16 Mar 2008, 5:42pm
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by admin

Green, brown and bloody all over

By Boaz Neumann, Haaretz.com, the online edition of Haaretz Newspaper in Israel [here]

“How Green Were the Nazis? Nature, Environment and Nation in the Third Reich (Ecology and History)” by Franz-Josef Brueggemeier, Mark Cioc and Thomas Zeller, Ohio University Press, 288 pages, $22.95

“The Green and the Brown: A History of Conservation in Nazi Germany (Studies in Environment and History)” by Frank Uekoetter, Cambridge University Press, 246 pages, $23.99

Nazism and ecology? The Nazi party as a green movement? At first glance such analogies seem ridiculous, absurd, outrageous. In 1985, historian Anna Bramwell published a book in which she claimed outright that the Nazi party was a “green party.” She focused on Richard Walther Darre, the agricultural minister of Nazi Germany, and his “Blut und Boden” (”blood and soil”) ideology. Darre, wrote Bramwell, was the head of the “green” faction of the Nazi party, which greatly influenced the thinking of leading Nazis, among them Adolf Hitler, Heinrich Himmler and Reinhard Heydrich. Bramwell called Darre the “father of the greens” for his support of organic agriculture, restrictions on the use of mechanized farming methods, and so on. In its time, if I am not mistaken, the book was quite esoteric.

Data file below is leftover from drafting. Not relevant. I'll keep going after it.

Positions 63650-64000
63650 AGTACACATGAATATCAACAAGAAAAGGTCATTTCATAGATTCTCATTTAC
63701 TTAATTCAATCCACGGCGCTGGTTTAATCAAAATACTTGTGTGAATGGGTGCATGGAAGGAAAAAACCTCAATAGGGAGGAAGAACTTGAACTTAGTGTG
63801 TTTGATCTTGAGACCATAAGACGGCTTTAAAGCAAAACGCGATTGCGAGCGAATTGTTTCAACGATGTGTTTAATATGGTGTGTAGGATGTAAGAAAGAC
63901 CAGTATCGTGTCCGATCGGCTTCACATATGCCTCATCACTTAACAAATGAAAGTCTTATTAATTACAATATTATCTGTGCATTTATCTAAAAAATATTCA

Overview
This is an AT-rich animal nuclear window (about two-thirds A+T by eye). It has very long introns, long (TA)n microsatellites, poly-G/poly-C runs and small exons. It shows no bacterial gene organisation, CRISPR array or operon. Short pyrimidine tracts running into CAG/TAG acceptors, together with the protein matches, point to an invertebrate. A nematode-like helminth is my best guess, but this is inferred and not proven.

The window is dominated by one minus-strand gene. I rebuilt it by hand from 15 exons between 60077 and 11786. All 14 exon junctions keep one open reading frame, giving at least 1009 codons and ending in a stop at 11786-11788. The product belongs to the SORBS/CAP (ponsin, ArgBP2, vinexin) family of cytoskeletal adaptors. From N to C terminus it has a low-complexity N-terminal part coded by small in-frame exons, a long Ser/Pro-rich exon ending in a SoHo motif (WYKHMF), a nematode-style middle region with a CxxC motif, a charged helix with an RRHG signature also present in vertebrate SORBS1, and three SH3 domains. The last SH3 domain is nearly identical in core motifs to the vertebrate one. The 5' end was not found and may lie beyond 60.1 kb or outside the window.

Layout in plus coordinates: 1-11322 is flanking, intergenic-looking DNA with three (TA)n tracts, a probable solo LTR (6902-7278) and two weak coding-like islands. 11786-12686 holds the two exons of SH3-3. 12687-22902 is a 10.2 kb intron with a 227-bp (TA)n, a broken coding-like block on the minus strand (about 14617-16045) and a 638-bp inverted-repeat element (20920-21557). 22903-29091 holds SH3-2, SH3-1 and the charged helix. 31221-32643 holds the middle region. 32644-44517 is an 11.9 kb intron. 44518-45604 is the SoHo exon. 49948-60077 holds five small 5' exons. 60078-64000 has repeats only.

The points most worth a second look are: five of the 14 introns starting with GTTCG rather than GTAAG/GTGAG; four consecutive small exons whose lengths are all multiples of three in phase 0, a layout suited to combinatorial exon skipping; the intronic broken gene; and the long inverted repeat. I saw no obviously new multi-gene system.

In recent years, however, a growing number of articles and books, primarily academic texts, have been written on the subject. One of the more dominant titles is “How Green Were the Nazis?” In other words, the question “Were the Nazis green?” has already been answered. Another book with a no-less- provocative name is “The Green and the Brown.” Brown, for those who have forgotten, was associated with the Nazis because it was the color of the shirts worn by their stormtroopers.

So this is clearly a difficult and emotional subject, like all historical and historiographic issues related to Nazism. Were the Nazis “green,” and if so, how green? What does that say about them? Does it change our perception of their crimes? In what light does this place the green movement and ecological activism in the 20th century?

In July 1935, Germany’s Nazi regime headed by Adolf Hitler passed the Reich Nature Protection Law. It was one of the most progressive laws of its time. First of all, it was a federal law that applied to the whole country and not just a local ordinance, as had been customary in the past. It was also unprecedented in scope: The law protected nature and the environment in the name of the German people and for their sake, and prevented damage that might have been caused by economic development in undeveloped areas. Anyone whose actions were liable to harm nature or alter the landscape in any significant way, such as developers and building contractors, had to obtain permission from the Reich nature protection office. This legislation also protected bridges, roads, buildings and other landmarks perceived as having German historical-cultural value. It imposed restrictions on advertisements that marred the landscape and, in some cases, banned them altogether. In Britain, legislation of this scope was only introduced after World War II, and in France, as late as the 1960s. … [more]



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